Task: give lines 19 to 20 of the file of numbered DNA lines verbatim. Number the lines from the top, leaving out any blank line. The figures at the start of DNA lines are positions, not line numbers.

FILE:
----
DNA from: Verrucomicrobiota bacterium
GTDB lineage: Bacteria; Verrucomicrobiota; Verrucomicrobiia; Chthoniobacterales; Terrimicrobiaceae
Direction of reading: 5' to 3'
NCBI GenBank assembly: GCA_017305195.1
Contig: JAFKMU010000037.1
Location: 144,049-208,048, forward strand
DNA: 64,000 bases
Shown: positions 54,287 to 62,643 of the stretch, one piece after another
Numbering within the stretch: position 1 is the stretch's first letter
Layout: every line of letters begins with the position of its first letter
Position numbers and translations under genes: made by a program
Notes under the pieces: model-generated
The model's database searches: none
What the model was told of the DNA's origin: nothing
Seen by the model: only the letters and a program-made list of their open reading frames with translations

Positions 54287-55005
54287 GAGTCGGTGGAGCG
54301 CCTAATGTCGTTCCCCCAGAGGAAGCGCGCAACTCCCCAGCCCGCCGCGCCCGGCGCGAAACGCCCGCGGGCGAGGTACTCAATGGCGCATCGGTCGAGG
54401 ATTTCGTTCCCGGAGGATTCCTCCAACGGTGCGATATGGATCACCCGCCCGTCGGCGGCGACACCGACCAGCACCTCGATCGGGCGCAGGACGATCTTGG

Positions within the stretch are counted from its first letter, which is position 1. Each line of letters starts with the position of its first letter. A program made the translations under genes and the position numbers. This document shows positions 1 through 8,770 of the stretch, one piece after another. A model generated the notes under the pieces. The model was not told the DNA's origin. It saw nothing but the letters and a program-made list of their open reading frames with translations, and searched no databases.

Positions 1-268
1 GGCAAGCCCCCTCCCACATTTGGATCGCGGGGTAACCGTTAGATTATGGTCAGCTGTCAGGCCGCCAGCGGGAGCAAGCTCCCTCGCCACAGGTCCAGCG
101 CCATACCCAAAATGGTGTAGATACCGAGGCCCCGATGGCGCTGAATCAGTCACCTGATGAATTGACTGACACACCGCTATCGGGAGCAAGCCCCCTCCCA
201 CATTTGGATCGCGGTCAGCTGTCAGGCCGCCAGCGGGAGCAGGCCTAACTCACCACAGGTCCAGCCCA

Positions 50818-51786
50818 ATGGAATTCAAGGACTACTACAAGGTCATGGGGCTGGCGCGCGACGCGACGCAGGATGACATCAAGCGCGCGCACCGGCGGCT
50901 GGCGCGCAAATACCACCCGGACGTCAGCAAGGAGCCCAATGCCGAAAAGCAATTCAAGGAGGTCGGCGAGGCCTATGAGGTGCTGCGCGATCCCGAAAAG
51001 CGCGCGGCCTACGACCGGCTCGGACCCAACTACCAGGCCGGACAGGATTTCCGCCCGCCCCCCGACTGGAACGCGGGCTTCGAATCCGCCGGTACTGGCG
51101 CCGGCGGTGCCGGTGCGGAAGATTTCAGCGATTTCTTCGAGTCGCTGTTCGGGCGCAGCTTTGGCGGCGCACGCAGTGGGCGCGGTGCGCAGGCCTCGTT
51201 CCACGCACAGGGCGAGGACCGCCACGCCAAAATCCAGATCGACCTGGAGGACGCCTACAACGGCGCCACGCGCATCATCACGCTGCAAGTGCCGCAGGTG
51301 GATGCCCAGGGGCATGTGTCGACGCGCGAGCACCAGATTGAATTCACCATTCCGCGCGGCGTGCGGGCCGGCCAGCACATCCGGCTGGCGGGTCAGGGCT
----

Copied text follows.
54401 ATTTCGTTCCCGGAGGATTCCTCCAACGGTGCGATATGGATCACCCGCCCGTCGGCGGCGACACCGACCAGCACCTCGATCGGGCGCAGGACGATCTTGG

Positions within the stretch are counted from its first letter, which is position 1. Each line of letters starts with the position of its first letter. A program made the translations under genes and the position numbers. This document shows positions 1 through 8,770 of the stretch, one piece after another. A model generated the notes under the pieces. The model was not told the DNA's origin. It saw nothing but the letters and a program-made list of their open reading frames with translations, and searched no databases.